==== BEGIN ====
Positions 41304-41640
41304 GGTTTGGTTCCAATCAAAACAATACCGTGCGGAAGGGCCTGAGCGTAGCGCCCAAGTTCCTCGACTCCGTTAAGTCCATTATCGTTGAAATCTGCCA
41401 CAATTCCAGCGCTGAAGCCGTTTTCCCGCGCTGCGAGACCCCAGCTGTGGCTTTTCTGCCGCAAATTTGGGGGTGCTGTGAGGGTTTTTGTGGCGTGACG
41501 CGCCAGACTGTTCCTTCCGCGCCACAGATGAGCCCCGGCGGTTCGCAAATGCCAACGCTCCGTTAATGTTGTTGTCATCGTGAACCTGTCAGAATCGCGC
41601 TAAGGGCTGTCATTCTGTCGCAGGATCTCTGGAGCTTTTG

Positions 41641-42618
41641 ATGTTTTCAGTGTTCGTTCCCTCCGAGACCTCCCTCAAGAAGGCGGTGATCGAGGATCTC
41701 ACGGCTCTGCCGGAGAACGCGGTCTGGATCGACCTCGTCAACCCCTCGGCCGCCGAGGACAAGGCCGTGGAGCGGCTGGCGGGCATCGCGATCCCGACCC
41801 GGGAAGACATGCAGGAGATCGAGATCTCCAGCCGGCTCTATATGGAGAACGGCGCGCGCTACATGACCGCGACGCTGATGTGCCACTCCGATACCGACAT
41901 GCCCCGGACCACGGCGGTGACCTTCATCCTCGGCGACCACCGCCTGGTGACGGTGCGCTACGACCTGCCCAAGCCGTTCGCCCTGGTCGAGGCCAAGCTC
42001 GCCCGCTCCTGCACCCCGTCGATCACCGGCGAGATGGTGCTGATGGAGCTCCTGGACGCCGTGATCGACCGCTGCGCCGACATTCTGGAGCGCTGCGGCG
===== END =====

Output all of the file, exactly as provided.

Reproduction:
Positions 41304-41640
41304 GGTTTGGTTCCAATCAAAACAATACCGTGCGGAAGGGCCTGAGCGTAGCGCCCAAGTTCCTCGACTCCGTTAAGTCCATTATCGTTGAAATCTGCCA
41401 CAATTCCAGCGCTGAAGCCGTTTTCCCGCGCTGCGAGACCCCAGCTGTGGCTTTTCTGCCGCAAATTTGGGGGTGCTGTGAGGGTTTTTGTGGCGTGACG
41501 CGCCAGACTGTTCCTTCCGCGCCACAGATGAGCCCCGGCGGTTCGCAAATGCCAACGCTCCGTTAATGTTGTTGTCATCGTGAACCTGTCAGAATCGCGC
41601 TAAGGGCTGTCATTCTGTCGCAGGATCTCTGGAGCTTTTG

Positions 41641-42618
41641 ATGTTTTCAGTGTTCGTTCCCTCCGAGACCTCCCTCAAGAAGGCGGTGATCGAGGATCTC
41701 ACGGCTCTGCCGGAGAACGCGGTCTGGATCGACCTCGTCAACCCCTCGGCCGCCGAGGACAAGGCCGTGGAGCGGCTGGCGGGCATCGCGATCCCGACCC
41801 GGGAAGACATGCAGGAGATCGAGATCTCCAGCCGGCTCTATATGGAGAACGGCGCGCGCTACATGACCGCGACGCTGATGTGCCACTCCGATACCGACAT
41901 GCCCCGGACCACGGCGGTGACCTTCATCCTCGGCGACCACCGCCTGGTGACGGTGCGCTACGACCTGCCCAAGCCGTTCGCCCTGGTCGAGGCCAAGCTC
42001 GCCCGCTCCTGCACCCCGTCGATCACCGGCGAGATGGTGCTGATGGAGCTCCTGGACGCCGTGATCGACCGCTGCGCCGACATTCTGGAGCGCTGCGGCG